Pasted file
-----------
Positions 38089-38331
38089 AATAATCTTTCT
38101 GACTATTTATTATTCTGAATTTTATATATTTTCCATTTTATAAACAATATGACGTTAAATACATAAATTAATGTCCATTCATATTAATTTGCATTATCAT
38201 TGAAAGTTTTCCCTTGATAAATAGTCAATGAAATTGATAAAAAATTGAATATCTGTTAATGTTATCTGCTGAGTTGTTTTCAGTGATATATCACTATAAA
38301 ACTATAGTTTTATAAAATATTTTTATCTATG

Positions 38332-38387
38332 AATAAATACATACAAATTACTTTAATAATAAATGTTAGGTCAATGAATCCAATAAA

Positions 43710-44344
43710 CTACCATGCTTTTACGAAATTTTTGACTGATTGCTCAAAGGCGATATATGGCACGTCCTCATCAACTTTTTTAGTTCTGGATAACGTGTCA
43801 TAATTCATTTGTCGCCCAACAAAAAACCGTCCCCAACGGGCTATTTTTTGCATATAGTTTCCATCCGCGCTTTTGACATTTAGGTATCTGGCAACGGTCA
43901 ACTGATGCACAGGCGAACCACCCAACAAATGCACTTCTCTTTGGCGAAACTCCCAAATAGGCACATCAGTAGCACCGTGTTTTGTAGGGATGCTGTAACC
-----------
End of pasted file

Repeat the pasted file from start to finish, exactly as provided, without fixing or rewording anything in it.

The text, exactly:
Positions 38089-38331
38089 AATAATCTTTCT
38101 GACTATTTATTATTCTGAATTTTATATATTTTCCATTTTATAAACAATATGACGTTAAATACATAAATTAATGTCCATTCATATTAATTTGCATTATCAT
38201 TGAAAGTTTTCCCTTGATAAATAGTCAATGAAATTGATAAAAAATTGAATATCTGTTAATGTTATCTGCTGAGTTGTTTTCAGTGATATATCACTATAAA
38301 ACTATAGTTTTATAAAATATTTTTATCTATG

Positions 38332-38387
38332 AATAAATACATACAAATTACTTTAATAATAAATGTTAGGTCAATGAATCCAATAAA

Positions 43710-44344
43710 CTACCATGCTTTTACGAAATTTTTGACTGATTGCTCAAAGGCGATATATGGCACGTCCTCATCAACTTTTTTAGTTCTGGATAACGTGTCA
43801 TAATTCATTTGTCGCCCAACAAAAAACCGTCCCCAACGGGCTATTTTTTGCATATAGTTTCCATCCGCGCTTTTGACATTTAGGTATCTGGCAACGGTCA
43901 ACTGATGCACAGGCGAACCACCCAACAAATGCACTTCTCTTTGGCGAAACTCCCAAATAGGCACATCAGTAGCACCGTGTTTTGTAGGGATGCTGTAACC